After arriving home from the Weart mission, I wanted to take a day off and then do another mission before the forecasted storms changed the snowpack. Unfortunately the weather seemed to be coming earlier than expected, and Sunday was the last perfectly clear day. For my ski line I needed all of the sun’s energy to convert that thin sheen of ice into slightly softer hardpack.
During my first hike of the year up the Sea-To-Sky Gondola last weekend, I reacquainted myself with the zig zag line on the Northwest face of Sky Pilot. As the days passed, I knew I should probably give it a go. The gondola opens at 10am (didn’t realize it opens at 9am for backcountry travellers), so I knew I could sleep in a bit and commit in the morning. Of course I forgot about the time change, and woke at 9:30am. My legs were sore and walking was a little awkward, but I’d been resting all winter so I ignored my body’s need for a break and quickly packed. I decided to bring my bike as well, so I could ride down the access rode if I didn’t make it back in time for the gondola closure.
As soon as I hit the highway things started to go wrong. Realized I forgot my poles. My usual ones broke on the hike down the day before, and I’d forgot to replace them. When I finally showed up at the gondola, they informed me that I couldn’t bring my bike. Suddenly my genius plan was falling apart. It was almost 11am and I wouldn’t make it back to the gondola on foot in time. One of the workers suggested I drive up and ride the access road. Even though I knew it would take me too long, I headed up the Mamquam FSR anyways. Apologies for giving the gondola workers a bit of attitude, but I was lost in my own world at that point.
Soon I was headed up a secluded logging road. The sun was in my eyes and it was too late for me to see my right front wheel dropping into a small sinkhole. After getting the truck out and driving a ways, I sensed that I was in the wrong valley. After reversing most of the way, I turned around and found the right turn. I never expected to be driving far, and realized my gas tank was on empty. But I continued anyways. Another ten minutes up my new road, and I began to sense it again – I’m in the wrong valley again! At this point I’d given up all hope of success, and was starting to realize my mind wasn’t firing on all cylinders. But I decided to find the right road in case I came up the next morning. In the end, I drove all the way to the gate at the top of the access road. I’d just bike home if I ran out of gas. From there I biked past the gondola and towards my objective. My 12:30pm start time was certainly the latest I’ve ever began a non-arctic ski mission. Travel was fast, since the old logging road and steep trees above were free of snow and ice. Once I emerged from the forest into the first alpine bowl, the snow began and I started skinning.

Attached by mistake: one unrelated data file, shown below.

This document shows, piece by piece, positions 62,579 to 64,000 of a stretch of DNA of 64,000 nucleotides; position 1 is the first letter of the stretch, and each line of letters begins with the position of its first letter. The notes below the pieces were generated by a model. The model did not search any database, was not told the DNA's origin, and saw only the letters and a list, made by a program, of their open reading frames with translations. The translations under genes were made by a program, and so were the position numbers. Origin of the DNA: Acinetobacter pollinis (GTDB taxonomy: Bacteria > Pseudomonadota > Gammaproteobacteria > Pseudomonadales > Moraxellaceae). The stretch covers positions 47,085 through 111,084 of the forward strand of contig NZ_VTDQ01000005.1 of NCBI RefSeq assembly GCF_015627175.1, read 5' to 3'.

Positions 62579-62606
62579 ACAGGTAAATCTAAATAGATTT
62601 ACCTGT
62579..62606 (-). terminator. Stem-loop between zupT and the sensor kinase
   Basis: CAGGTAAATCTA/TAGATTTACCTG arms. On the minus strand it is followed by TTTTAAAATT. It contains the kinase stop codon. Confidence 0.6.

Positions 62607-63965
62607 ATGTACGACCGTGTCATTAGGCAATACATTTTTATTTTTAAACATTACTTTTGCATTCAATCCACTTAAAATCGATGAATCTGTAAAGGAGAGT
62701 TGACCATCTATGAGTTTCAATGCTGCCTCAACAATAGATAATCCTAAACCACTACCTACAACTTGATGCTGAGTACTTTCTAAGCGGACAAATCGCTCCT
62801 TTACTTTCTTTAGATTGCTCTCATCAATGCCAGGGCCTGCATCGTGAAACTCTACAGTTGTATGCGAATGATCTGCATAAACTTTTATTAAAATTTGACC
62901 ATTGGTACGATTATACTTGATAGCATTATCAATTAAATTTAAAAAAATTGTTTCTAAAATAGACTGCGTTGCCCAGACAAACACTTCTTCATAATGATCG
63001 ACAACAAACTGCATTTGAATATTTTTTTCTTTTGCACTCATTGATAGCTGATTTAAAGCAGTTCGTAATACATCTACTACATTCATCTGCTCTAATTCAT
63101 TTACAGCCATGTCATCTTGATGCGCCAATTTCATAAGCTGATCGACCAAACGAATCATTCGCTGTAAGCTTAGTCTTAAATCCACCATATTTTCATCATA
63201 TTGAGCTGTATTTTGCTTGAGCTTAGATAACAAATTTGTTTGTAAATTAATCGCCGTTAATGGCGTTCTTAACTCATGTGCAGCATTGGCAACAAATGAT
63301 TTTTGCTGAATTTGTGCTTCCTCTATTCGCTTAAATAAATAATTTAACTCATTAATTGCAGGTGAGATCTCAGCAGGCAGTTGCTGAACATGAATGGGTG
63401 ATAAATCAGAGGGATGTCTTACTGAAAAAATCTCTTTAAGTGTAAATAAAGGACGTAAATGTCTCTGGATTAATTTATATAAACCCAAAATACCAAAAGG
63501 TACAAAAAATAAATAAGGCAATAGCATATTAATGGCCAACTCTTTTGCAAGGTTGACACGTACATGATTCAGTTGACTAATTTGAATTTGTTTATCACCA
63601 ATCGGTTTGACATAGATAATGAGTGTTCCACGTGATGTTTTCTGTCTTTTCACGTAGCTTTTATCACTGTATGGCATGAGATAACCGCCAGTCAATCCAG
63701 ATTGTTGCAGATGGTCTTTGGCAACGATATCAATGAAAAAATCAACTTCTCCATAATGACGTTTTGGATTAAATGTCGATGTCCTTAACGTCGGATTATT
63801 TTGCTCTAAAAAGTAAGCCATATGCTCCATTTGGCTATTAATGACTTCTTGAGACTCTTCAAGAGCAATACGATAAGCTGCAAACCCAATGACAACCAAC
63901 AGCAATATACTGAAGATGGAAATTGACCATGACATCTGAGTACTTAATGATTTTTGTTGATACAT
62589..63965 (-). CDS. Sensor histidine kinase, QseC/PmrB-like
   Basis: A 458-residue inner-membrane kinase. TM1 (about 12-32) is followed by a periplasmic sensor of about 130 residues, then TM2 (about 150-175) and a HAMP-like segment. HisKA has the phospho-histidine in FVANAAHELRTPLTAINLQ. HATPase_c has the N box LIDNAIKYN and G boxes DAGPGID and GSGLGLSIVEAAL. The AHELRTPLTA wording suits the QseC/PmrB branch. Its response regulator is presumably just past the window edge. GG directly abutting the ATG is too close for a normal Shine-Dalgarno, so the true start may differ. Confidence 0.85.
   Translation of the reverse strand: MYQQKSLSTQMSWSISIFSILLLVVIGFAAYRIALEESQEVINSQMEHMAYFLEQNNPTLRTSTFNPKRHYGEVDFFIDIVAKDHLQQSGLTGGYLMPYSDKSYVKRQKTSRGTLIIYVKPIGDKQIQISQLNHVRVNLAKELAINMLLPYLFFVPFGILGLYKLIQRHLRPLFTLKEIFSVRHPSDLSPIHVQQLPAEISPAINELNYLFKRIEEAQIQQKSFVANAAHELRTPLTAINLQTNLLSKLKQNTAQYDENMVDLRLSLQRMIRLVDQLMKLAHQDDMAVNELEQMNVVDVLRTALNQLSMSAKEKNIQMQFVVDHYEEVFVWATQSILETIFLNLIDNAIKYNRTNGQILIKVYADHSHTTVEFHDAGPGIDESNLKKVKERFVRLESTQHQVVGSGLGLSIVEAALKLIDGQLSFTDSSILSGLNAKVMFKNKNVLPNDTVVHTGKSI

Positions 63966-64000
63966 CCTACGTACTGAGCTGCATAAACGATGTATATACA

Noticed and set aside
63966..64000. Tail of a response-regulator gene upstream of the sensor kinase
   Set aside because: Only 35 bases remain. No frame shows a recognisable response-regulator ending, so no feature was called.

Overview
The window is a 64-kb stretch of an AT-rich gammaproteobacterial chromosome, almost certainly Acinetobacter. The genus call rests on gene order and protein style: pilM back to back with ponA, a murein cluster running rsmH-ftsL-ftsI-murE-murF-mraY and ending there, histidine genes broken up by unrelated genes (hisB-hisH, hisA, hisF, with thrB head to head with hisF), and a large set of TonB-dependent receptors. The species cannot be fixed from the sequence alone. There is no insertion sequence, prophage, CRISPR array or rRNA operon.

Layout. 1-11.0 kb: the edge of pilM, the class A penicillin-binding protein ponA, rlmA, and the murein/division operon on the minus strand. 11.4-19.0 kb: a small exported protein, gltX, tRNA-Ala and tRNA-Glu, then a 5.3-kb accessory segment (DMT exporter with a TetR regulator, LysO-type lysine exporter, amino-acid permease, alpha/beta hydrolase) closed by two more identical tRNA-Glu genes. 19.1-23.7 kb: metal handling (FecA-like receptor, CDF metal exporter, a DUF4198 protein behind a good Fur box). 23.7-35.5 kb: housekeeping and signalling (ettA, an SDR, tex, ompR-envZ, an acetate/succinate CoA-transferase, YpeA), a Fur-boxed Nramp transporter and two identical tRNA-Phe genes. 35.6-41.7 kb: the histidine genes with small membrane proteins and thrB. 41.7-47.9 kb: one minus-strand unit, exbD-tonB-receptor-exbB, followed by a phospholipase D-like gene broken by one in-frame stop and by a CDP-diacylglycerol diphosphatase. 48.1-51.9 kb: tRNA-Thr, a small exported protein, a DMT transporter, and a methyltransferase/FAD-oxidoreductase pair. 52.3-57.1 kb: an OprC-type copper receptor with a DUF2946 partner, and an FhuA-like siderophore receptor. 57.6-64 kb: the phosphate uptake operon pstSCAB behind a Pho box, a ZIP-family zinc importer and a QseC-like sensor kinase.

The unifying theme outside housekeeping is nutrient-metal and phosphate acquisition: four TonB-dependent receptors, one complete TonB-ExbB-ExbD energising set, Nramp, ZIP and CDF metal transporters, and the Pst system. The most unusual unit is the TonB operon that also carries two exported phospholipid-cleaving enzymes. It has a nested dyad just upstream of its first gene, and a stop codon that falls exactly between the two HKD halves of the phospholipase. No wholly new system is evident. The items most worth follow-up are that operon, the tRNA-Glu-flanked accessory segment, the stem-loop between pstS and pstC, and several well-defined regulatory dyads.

Two hours after starting, I skinned onto the Stadium Glacier and my line came into view. There was an immediate feeling of defeat. It had been over 15 years since I had been to the base of Sky Pilot (when I skied the lower hanging face with Derek Flett). This past year, always seeing it from the gondola, it just never seemed that big. I guess I didn’t give it enough respect. Now that I was sitting at the base of it, staring up at all the ramps and cliffs, I realized it was a little bigger than I’d thought and that I would be in for some hours of intensity. My main concern was the top pitch near the summit. It was obvious that the sun was just barely hitting it. Even if it was a sheet of ice, I knew I could probably scrape my way down it. But if I side-slipped the line, the art of steep skiing would quickly degrade into a mere stunt.